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12 And he shall set up an aensign for the nations, and shall assemble the boutcasts of Israel, and cgather together the dispersed of Judah from the four corners of the earth.

Because of latter-day revelation, we understand that the phrase “he will set up an ensign for the nations” in verse 12 refers to the Restoration of The Church of Jesus Christ of Latter-day SaintsOld Testament Seminary Teacher Manual (2014)
We are from Ephraim. The Lord expects us, since we are the custodians of his gospel as restored in these latter days, according to my understanding, to extend the hand of friendship to Judah, because after all we are all descendants of the prophets Abraham, Isaac, and Jacob, and we come under the promises that through their descendants should all the nations of the earth be blessed.

I do not know how the enmity and the envy between Ephraim and Judah can disappear except that we of the house of Ephraim, who have the custody of the gospel, should lead out in trying to bring to this branch of the house of Israel the blessings of the restored gospel. …And it seems to me that the only way that the tribe of Judah can be sanctified to dwell in his presence forever and ever will be when we bring to them the gospel of the Lord Jesus Christ as the Savior promised them it would be brought in the latter days.” —Elder LeGrand Richards, Conference Report, Oct. 1956, pp. 23–24

13 The envy also of Ephraim shall depart, and the adversaries of Judah shall be cut off: Ephraim shall not aenvy bJudah, and Judah shall not vex Ephraim.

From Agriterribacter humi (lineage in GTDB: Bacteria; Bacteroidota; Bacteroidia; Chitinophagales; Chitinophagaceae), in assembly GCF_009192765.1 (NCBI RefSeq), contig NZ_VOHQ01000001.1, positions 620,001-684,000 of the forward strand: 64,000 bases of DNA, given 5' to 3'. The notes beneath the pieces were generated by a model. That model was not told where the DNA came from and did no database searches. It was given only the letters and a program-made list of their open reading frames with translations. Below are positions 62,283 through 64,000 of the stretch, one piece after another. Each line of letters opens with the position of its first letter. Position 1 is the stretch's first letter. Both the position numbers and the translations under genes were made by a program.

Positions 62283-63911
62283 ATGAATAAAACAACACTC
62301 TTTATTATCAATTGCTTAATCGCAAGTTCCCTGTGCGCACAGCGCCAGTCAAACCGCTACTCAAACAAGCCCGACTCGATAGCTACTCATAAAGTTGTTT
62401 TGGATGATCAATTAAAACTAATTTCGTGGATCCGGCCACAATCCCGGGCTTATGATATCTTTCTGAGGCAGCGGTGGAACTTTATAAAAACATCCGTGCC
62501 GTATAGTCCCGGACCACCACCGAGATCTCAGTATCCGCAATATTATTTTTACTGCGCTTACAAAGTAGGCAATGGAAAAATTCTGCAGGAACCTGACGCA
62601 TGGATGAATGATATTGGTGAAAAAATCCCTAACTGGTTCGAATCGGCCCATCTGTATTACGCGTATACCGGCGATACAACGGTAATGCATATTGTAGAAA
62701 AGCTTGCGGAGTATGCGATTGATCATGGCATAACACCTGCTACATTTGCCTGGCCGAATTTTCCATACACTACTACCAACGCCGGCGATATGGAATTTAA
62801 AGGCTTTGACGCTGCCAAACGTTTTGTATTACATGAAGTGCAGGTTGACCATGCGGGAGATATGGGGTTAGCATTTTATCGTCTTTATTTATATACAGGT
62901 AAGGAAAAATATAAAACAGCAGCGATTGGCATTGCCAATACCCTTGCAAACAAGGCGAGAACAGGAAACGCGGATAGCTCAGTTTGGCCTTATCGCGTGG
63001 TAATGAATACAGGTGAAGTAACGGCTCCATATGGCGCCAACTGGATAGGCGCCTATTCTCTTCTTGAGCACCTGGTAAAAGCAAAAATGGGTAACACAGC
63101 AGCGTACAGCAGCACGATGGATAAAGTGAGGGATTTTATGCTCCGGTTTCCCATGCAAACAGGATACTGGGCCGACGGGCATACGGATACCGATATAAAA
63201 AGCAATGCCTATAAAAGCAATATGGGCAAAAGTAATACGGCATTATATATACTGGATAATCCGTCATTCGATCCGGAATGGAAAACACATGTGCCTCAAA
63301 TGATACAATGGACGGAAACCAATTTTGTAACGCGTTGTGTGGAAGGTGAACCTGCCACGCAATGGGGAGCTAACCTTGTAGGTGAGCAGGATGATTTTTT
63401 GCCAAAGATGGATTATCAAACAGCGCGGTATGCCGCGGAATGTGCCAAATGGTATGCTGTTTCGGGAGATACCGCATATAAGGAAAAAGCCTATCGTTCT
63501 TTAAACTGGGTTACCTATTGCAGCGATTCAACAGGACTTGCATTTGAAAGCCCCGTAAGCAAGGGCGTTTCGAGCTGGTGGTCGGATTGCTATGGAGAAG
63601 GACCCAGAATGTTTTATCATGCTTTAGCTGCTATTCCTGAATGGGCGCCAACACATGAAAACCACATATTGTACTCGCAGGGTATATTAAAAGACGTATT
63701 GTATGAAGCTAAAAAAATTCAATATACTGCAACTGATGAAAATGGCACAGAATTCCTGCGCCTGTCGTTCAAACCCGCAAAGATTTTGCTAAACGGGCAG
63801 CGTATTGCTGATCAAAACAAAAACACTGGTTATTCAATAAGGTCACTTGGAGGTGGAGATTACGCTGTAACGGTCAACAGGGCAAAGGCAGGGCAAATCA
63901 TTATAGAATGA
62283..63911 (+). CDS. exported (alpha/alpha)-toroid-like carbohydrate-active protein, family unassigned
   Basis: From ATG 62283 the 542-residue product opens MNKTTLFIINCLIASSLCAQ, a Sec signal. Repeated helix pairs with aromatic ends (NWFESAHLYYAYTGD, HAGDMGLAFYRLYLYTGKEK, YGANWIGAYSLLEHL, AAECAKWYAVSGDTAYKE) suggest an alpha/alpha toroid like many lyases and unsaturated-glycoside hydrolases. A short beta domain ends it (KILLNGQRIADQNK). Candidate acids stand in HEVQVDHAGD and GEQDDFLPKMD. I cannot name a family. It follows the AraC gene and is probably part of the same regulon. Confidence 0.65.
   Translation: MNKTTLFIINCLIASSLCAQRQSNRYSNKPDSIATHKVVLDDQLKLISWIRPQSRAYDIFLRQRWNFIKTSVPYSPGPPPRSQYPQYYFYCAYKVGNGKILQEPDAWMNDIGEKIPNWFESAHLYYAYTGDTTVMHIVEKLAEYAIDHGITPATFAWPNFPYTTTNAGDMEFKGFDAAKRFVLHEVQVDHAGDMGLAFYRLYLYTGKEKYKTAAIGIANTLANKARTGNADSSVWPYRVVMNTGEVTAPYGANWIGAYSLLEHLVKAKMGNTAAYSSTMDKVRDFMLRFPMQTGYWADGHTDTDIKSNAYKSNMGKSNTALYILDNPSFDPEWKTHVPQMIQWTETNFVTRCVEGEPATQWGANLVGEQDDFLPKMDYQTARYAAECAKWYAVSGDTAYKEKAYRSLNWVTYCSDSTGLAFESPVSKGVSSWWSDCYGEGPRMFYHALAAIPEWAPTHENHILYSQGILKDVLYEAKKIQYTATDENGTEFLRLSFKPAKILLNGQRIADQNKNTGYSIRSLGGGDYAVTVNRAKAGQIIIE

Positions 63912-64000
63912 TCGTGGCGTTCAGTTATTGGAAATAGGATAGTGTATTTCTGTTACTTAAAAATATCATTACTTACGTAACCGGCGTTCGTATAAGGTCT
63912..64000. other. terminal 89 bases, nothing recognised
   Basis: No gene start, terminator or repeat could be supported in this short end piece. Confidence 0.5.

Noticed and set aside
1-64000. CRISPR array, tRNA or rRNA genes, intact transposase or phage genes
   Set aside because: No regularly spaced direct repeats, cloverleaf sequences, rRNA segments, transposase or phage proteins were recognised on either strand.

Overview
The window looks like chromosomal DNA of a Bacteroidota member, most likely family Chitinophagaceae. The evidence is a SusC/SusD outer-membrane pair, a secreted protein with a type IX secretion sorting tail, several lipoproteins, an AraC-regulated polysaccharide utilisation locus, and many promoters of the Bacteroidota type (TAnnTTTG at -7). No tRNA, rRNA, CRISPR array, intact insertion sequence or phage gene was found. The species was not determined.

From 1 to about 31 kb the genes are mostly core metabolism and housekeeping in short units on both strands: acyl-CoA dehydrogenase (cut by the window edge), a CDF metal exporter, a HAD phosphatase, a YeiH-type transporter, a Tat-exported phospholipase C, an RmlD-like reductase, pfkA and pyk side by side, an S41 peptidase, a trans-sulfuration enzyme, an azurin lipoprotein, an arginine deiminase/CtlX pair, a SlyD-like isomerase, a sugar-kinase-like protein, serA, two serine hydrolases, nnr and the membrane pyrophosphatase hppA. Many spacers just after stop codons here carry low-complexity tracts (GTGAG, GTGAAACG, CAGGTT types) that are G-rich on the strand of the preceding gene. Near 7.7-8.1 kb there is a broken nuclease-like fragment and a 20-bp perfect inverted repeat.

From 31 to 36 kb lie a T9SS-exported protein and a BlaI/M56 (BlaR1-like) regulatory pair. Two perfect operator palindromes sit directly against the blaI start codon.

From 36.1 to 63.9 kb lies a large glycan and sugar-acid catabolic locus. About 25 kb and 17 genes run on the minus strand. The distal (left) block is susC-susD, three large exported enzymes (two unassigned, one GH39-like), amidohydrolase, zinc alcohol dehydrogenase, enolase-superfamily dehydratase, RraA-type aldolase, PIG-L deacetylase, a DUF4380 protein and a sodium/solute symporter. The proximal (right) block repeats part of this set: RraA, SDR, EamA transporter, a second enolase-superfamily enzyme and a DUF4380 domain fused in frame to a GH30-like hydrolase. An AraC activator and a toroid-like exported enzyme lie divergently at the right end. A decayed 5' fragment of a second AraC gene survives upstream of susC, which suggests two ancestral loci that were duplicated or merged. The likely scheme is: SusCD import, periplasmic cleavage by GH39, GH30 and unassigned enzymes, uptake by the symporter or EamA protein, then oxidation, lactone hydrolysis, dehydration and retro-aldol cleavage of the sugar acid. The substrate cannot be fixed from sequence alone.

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13 The aenvy of Ephraim also shall depart, and the adversaries of Judah shall be cut off; Ephraim shall not benvy cJudah, and Judah shall not vex Ephraimx

 

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Anciently, during the days of the divided kingdoms, Judah (the leading tribe of the Southern Kingdom) and Ephraim (the leading tribe of the Northern Kingdom) were often in competition. Sometimes they were even at war with each other. Isaiah prophesied that in the last days that conflict would come to an end. Ezekiel, in a similar prophecy, promised that the house of Israel would no longer be divided, but under their true king, the New David (see Notes and Commentary on Isaiah 11:1) there would be one united nation again. (see Ezekiel 37:15–25.) Jeremiah and Zechariah also spoke of the future reuniting of the house of Israel (see Jeremiah 3:18Zechariah 10:6–7)—Old Testament Student Manual